The aim of this study was to compare the solubility of selected volatile organic compounds in water and silicon oil using the simple static headspace method. The experimental design allowed equilibrium achievement within 30 – 60 minutes. Infinite dilution activity coefficients and Henry-s law constants for various organics representing esters, ketones, alkanes, aromatics, cycloalkanes and amines were measured at 303K. The measurements were reproducible with a relative standard deviation and coefficient of variation of 1.3x10-3 and 1.3 respectively. The static determined activity coefficients using shaker flasks were reasonably comparable to those obtained using the gas liquid - chromatographic technique and those predicted using the group contribution methods mainly the UNIFAC. Silicon oil chemically known as polydimethysiloxane was found to be better absorbent for VOCs than water which quickly becomes saturated. For example the infinite dilution mole fraction based activity coefficients of hexane is 0.503 and 277 000 in silicon oil and water respectively. Thus silicon oil gives a superior factor of 550 696. Henry-s law constants and activity coefficients at infinite dilution play a significant role in the design of scrubbers for abatement of volatile organic compounds from contaminated air streams. This paper presents the phase equilibrium of volatile organic compounds in very dilute aqueous and polymeric solutions indicating the movement and fate of chemical in air and solvent. The successful comparison of the results obtained here and those obtained using other methods by the same authors and in literature, means that the results obtained here are reliable.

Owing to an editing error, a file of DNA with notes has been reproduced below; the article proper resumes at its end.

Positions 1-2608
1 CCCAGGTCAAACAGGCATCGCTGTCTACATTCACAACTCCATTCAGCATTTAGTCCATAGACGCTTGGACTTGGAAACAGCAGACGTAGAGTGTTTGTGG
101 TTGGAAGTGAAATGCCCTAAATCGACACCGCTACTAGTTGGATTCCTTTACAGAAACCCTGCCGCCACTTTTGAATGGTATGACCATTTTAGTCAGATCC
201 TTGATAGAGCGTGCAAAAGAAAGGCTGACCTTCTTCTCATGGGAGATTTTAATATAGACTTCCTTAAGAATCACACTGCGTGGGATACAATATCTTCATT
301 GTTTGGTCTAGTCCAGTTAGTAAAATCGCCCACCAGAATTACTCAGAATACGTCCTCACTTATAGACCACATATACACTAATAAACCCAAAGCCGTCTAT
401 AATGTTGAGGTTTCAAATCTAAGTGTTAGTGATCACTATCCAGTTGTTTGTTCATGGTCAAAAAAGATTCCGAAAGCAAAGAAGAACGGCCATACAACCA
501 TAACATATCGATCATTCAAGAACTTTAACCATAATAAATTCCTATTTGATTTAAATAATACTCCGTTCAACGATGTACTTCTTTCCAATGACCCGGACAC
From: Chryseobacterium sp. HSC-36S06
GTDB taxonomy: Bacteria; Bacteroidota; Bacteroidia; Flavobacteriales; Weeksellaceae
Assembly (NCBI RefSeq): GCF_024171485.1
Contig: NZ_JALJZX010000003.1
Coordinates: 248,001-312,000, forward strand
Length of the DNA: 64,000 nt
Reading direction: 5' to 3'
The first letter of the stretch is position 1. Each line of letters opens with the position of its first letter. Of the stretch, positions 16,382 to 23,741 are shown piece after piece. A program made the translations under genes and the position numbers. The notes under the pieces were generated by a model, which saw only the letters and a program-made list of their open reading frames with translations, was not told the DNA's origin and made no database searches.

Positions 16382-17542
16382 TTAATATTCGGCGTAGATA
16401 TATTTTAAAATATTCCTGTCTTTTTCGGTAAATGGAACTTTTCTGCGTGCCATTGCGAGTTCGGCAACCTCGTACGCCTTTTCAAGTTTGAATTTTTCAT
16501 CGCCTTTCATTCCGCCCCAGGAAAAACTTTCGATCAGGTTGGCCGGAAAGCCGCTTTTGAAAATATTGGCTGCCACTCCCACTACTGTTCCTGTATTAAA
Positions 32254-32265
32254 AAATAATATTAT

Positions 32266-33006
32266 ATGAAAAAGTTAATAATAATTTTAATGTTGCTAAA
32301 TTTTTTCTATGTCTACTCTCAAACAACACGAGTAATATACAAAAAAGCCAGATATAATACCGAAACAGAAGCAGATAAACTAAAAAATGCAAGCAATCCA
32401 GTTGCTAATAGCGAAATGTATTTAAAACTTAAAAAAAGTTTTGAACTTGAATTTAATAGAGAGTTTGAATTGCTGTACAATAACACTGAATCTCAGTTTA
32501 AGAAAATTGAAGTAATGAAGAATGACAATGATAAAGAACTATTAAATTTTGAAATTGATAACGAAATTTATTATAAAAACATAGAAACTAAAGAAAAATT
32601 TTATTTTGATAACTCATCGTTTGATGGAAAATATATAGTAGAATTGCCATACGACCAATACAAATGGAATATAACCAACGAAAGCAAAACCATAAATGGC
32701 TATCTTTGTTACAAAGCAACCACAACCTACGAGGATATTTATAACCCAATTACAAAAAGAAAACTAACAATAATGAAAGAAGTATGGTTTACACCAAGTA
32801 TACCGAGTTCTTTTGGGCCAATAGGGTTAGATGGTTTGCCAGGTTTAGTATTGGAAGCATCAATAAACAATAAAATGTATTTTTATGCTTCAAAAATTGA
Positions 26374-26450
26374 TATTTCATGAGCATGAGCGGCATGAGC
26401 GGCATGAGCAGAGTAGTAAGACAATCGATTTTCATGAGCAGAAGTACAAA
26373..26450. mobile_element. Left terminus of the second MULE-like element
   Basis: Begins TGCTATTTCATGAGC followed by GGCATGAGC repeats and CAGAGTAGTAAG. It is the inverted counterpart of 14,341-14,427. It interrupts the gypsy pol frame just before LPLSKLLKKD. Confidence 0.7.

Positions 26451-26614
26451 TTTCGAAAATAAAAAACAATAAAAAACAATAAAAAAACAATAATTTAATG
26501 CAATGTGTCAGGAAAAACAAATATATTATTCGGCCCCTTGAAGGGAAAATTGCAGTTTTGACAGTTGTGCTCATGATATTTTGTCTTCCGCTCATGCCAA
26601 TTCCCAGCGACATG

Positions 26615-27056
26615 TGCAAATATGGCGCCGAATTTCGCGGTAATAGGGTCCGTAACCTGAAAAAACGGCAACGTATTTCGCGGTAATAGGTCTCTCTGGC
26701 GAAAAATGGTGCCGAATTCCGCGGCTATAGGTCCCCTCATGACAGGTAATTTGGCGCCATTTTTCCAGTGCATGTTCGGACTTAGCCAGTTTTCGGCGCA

Abatement, absorbent, activity coefficients, equilibrium, Henry's law constant.
Estimating the Absorption of Volatile Organic Compounds in Four Biodiesels Using the UNIFAC Procedure
This work considered the thermodynamic feasibility
of scrubbing volatile organic compounds into biodiesel in view of
designing a gas treatment process with this absorbent. A detailed
vapour – liquid equilibrium investigation was performed using the
original UNIFAC group contribution method. The four biodiesels
studied in this work are methyl oleate, methyl palmitate, methyl
linolenate and ethyl stearate. The original UNIFAC procedure was
used to estimate the infinite dilution activity coefficients of 13
selected volatile organic compounds in the biodiesels. The
calculations were done at the VOC mole fraction of 9.213x10-8. Ethyl
stearate gave the most favourable phase equilibrium. A close
agreement was found between the infinite dilution activity coefficient
of toluene found in this work and those reported in literature.
Thermodynamic models can efficiently be used to calculate vast
amount of phase equilibrium behaviour using limited number of
Biodiesel, Equilibrium, Gas treatment, Infinitedilution, Thermodynamic
Treatment of Acid Mine Drainage Using Un- Activated Bentonite and Limestone
The use of un-activated bentonite, and un-activated
bentonite blended with limestone for the treatment of acid mine
drainage (AMD) was investigated. Batch experiments were
conducted in a 5 L PVC reactor. Un-activated bentonite on its own
did not effectively neutralize and remove heavy metals from AMD.
The final pH obtained was below 4 and the metal removal efficiency